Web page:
Friday, 21 July 2017

A Marked Story - my review of "Ismark, the Marked boy" by JH Lillevik

I first met this story at an early stage in its development, when the author shared some initial thoughts and drafts with me and few other friends on social media.  I find it an exciting and privileged position to be able to see how the story has developed from its early stages to this final published novel. 

The story has many dark elements. We join Lillevik's eponymous hero Eirik the marked boy when he is a brutally mistreated slave in a mining community, part of the half conquered land of Ismark.  From there Eirik's life takes a series of turns for the worse in a succession of trials that would test the fortitude of a saint. However, Eirik survives where others do not, and finds spiritual strength in the midst of debilitating physical weakness. Sustained by dream-like memories of friends, relatives and homes he has lost, he strives to adapt to the challenges and opportunities of rapidly changing circumstances.  

At 271 pages, the book is relative short for a fantasy epic and this allows it to start at a reasonable pace and accelerate rapidly as it approaches its shattering conclusion. I can see where some of the authorial excursions on those initial drafts have been trimmed back to allow us to get to grips more quickly with Eirik's journey - both in geographical and developmental terms.

The world building is intriguing. Various nations struggle against the might of the Sorian Empire, in its determination to subjugate the rest of the world through military or economic might. The Sorian's reminded me of many historical and fictional archetypes, most notably Rome, or ancient China. However, one particularly memorable character put me in mind of none other than Jabba the Hut from Star Wars.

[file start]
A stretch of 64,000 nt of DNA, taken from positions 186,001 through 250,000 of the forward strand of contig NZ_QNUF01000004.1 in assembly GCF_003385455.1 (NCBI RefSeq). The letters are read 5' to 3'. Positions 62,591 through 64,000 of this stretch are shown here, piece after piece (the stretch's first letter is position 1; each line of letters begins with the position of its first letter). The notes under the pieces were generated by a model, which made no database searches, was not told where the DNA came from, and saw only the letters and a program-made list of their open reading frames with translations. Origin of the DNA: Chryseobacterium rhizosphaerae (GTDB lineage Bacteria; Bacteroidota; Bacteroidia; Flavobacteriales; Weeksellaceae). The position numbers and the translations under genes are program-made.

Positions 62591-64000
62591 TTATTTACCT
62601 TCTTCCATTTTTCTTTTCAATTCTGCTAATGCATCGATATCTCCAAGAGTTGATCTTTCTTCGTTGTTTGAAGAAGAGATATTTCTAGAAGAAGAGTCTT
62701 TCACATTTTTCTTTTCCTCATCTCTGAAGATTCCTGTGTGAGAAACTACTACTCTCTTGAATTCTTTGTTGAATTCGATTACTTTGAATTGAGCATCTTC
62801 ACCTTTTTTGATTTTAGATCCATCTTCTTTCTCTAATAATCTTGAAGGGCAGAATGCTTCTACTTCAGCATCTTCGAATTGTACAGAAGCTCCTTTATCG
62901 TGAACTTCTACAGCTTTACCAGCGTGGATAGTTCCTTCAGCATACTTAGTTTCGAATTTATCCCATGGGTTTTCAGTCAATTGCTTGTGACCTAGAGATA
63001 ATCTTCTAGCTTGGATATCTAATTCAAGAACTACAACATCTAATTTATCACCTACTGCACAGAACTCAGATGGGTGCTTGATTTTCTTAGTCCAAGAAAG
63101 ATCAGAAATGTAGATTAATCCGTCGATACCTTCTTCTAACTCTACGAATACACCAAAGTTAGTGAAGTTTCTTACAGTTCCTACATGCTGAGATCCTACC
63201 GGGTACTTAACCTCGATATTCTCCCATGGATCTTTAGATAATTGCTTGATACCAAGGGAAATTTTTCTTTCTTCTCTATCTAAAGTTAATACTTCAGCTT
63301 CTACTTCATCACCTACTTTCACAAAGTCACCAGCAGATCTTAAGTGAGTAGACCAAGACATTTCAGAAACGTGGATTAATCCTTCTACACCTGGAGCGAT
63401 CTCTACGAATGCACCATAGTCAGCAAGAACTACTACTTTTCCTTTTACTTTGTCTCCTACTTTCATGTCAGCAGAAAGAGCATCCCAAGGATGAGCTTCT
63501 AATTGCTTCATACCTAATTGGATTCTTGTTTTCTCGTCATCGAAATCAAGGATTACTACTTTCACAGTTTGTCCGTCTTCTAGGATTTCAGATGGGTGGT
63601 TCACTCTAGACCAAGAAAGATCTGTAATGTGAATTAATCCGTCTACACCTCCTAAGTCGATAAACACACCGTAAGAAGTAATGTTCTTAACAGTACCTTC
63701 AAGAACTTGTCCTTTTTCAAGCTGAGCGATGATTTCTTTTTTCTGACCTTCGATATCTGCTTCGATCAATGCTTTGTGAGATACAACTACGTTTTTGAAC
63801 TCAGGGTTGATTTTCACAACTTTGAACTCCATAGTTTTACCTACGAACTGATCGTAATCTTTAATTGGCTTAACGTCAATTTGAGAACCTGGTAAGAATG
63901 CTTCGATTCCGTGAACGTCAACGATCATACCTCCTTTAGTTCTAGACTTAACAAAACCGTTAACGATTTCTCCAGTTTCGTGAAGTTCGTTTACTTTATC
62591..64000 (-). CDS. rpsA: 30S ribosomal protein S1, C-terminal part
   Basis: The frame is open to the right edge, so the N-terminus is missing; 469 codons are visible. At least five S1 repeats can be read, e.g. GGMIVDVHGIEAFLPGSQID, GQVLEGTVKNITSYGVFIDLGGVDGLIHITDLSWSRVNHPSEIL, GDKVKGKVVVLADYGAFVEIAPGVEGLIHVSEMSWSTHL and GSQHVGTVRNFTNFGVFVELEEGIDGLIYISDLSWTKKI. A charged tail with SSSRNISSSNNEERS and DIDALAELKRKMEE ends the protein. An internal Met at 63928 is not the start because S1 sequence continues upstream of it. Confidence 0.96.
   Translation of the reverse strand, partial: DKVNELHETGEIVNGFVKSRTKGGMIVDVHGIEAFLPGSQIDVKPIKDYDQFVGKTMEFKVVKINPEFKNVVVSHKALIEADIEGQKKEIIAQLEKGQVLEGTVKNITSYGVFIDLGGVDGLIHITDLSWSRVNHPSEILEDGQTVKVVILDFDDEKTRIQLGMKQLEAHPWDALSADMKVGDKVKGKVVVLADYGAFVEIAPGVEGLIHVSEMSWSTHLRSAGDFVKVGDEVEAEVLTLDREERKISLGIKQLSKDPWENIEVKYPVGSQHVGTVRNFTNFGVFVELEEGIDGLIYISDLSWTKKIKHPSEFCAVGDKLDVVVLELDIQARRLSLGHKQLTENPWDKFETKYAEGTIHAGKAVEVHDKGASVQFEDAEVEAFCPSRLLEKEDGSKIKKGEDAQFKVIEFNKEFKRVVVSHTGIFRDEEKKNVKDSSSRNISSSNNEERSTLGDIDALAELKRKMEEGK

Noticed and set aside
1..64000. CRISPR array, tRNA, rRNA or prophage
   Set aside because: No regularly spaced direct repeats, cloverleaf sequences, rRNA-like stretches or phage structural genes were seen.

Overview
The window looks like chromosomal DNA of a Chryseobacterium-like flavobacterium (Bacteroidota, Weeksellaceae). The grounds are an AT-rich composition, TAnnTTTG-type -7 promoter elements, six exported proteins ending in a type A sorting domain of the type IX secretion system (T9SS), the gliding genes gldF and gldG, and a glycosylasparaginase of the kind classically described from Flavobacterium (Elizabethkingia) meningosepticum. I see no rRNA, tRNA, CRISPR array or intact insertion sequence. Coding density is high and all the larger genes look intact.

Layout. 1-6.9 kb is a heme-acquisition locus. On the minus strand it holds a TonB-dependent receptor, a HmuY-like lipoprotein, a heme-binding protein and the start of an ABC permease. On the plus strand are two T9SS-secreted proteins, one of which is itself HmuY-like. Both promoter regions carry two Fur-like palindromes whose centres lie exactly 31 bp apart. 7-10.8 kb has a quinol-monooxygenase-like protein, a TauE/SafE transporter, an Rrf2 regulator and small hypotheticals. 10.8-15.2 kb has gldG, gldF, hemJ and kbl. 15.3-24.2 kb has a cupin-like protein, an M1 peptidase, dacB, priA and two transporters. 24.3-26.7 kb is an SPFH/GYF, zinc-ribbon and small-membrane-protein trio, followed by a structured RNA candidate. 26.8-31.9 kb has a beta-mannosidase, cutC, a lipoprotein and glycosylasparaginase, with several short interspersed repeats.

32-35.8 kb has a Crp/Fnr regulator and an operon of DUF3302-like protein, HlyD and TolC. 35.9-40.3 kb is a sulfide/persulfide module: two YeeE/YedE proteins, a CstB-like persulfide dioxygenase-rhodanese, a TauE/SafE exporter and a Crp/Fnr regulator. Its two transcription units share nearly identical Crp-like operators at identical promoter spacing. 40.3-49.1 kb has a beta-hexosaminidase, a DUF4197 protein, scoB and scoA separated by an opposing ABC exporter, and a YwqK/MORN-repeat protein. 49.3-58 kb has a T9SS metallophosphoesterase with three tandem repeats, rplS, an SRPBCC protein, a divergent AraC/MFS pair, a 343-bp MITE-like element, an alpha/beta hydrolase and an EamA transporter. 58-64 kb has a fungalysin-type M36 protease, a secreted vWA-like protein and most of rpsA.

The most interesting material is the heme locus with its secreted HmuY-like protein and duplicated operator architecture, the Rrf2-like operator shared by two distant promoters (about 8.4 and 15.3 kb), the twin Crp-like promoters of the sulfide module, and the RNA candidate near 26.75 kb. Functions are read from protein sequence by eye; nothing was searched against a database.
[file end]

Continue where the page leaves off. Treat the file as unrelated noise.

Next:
The Sorians built their empire by stealing cities from a sophisticated dwarven civilisation and Lillevik leaves a few loose threads hanging, temptingly - to assure us that dwarves have a bigger part to play in Eirik's story than the magnificence of their architecture.

There are other characters too, besides Eirik and his immediate Ismarkian associates, that the reader will look forward to hearing more from: Master Cal - the inept Sorian merchant; Rhun - the Wrenian spy and his charming companion Amalie; Kef - the Sorian with friends in high places and swords with sharp edges.

Lillevik's writing is a little raw in places, and there is the occasional misplaced word or typo which a skilled editor's eye might have tidied up.  However, the story has at its heart the endurance and triumph of the human spirit. There were times, when I felt we were being told rather than shown the characters' experience of and reaction to adversity, but Lillevik's eagerness, in this his debut novel, is understandably to convey the shape and urgency of his story.

As E.M.Forster said nearly a century ago in Aspects of the Novel "The story... can only have one merit: that of making the audience want to know what happens next." Lillevik's story - with its nicely judged denoument - succeeded in that,                   

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